Japan: Rugby World Cup Boosts Beer Demand
The 2019 Rugby World Cup is taking place in Japan. In anticipation of the event beer demand has increased across the country. Alcohol retailers across Japan are preparing for increased beer demand during the Rugby World Cup, clearly showign how the Heineken sponsorship of the event fuels demand and drives the beer giant’s profits.
The Dutch multinational beer giant Heineken owns the sponsorship rights to the Rugby World Cup, which is being held in cities across Japan from September 20 to November 2, 2019.
Heineken is the official beer supplier for the event. Kirin holdings which has a contract with Heineken has more than trippled their beer production in September and plans to increase production by 2.5 times in October.
Rugby and beer has a pervasive and harmful alcohol norm. It seems Big Alcohol is doing everything possible to reap the profits by pushing more beer on World Cup attendees.
Bars in Japan are also following suit and stocking up more beer before the World Cup.
According to Japan Times, the organizing committee of the ongoing World Cup predicts that up to as much as 100,000 350-ml glasses of beer could be consumed per match at each stadium alone. The organising committee is said to be advising bars to stock up on beer and make sure they do not run out and spark complaints from the international attendees.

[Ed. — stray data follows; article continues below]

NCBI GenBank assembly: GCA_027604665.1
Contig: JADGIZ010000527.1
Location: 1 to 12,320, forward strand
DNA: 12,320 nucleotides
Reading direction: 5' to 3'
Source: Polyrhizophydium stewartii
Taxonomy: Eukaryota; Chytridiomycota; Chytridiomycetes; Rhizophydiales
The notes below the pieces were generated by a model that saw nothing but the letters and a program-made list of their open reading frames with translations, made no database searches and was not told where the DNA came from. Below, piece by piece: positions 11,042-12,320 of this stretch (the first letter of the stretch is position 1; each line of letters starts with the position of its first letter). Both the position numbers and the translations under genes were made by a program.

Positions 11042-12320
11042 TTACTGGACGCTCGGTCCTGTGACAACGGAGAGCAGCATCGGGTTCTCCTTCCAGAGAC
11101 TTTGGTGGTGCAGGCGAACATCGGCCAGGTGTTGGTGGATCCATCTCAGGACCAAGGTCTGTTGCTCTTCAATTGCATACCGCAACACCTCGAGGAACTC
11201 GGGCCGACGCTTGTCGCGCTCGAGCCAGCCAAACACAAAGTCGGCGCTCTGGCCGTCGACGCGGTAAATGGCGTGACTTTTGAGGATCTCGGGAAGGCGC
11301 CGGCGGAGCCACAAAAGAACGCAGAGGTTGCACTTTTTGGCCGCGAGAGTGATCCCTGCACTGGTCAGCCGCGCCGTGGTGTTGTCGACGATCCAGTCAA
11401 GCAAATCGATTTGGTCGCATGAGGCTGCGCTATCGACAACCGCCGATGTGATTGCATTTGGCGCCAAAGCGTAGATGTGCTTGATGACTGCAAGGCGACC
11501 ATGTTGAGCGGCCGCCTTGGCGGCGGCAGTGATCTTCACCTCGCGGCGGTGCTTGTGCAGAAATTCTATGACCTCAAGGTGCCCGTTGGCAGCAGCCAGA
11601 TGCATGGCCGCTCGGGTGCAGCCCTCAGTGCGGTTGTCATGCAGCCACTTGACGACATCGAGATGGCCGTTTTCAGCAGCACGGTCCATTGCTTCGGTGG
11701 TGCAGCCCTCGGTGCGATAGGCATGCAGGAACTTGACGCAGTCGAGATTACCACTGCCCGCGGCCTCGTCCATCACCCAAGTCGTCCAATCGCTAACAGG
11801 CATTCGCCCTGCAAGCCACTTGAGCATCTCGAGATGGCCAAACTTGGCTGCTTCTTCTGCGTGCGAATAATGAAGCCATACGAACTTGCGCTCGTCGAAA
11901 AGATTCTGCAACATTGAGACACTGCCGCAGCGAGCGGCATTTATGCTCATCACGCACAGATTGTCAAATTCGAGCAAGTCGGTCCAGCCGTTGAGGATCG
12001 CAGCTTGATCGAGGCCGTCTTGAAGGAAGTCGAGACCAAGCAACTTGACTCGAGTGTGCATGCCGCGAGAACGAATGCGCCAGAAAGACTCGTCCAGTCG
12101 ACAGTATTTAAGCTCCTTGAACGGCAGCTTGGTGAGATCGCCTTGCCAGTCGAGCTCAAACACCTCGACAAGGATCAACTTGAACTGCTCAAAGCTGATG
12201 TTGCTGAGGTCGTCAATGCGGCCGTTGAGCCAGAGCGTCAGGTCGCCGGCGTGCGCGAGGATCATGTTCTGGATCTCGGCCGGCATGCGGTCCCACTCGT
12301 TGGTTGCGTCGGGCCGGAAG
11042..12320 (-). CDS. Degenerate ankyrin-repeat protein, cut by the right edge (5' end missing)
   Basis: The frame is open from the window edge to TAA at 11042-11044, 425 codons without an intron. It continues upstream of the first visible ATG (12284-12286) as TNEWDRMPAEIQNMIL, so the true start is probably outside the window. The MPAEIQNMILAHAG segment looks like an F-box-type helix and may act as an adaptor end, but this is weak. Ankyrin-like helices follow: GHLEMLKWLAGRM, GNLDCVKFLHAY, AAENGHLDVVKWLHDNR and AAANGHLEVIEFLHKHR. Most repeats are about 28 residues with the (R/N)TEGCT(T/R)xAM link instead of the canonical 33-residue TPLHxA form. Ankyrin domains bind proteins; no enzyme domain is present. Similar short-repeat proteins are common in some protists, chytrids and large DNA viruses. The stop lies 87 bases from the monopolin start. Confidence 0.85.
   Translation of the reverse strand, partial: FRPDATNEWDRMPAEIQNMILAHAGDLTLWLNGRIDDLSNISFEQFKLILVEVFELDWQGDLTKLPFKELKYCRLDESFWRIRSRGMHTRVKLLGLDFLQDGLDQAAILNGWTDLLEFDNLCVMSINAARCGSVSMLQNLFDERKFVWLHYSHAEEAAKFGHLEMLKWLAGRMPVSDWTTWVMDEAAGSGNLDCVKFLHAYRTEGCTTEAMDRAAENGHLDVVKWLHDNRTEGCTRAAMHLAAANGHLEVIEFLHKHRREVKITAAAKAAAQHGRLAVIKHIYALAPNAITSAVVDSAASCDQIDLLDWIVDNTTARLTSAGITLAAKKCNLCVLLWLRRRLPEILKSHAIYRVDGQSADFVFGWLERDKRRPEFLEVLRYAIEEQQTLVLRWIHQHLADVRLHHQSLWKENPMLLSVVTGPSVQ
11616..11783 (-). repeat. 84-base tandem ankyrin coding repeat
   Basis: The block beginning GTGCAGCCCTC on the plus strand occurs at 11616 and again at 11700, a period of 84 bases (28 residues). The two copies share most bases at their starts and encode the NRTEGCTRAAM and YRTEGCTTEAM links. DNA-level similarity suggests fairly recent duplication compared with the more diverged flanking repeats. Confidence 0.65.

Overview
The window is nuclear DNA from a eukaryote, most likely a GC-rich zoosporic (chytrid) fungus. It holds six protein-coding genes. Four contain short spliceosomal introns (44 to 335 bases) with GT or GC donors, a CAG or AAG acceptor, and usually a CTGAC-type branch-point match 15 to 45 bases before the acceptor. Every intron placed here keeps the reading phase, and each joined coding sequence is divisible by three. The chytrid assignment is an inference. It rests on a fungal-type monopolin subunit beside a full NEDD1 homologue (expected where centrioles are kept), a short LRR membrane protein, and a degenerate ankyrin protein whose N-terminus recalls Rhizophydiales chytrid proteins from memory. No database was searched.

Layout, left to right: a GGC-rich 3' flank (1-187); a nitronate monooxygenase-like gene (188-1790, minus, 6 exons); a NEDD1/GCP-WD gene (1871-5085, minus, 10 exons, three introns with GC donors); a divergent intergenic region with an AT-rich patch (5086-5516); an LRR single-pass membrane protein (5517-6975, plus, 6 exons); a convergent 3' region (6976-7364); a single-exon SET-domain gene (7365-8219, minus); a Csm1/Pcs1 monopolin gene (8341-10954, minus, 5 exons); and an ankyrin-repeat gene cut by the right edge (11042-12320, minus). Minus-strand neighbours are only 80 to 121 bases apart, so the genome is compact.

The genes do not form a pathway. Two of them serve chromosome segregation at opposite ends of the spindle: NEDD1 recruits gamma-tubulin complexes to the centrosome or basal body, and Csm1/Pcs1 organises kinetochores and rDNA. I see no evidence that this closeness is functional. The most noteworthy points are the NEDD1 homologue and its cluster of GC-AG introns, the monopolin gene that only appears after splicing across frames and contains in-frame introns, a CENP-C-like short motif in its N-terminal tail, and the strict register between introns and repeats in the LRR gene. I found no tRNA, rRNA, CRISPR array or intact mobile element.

Apart from Heineken other brewers including Suntory Beer Ltd., Sapporo Breweries Ltd. and Asahi Breweries Ltd. in Japan have also increased their beer production to cash in on the profits.
Harms of normalizing alcohol through sports marketing and sponsorship
The sports industry has a long history of collaborating with Big Alcohol for profit. The alcohol industry in turn uses the opportunity to align alcohol – a harmful substance – with sports – an activity supposed to promote health and well-being. The negative effects, especially for children exposed to alcohol marketing are massive.
Apart from the contradiction of promoting alcohol with sports, Heineken has been caught up in many ethics scandals ranging from violating human rights to tax evasion and trade agreement violations.
Unfortunately as Japan has no regulations of alcohol marketing or restrictions on sales of alcohol, beer giant Heineken has free reign on marketing throughout the Rugby World Cup.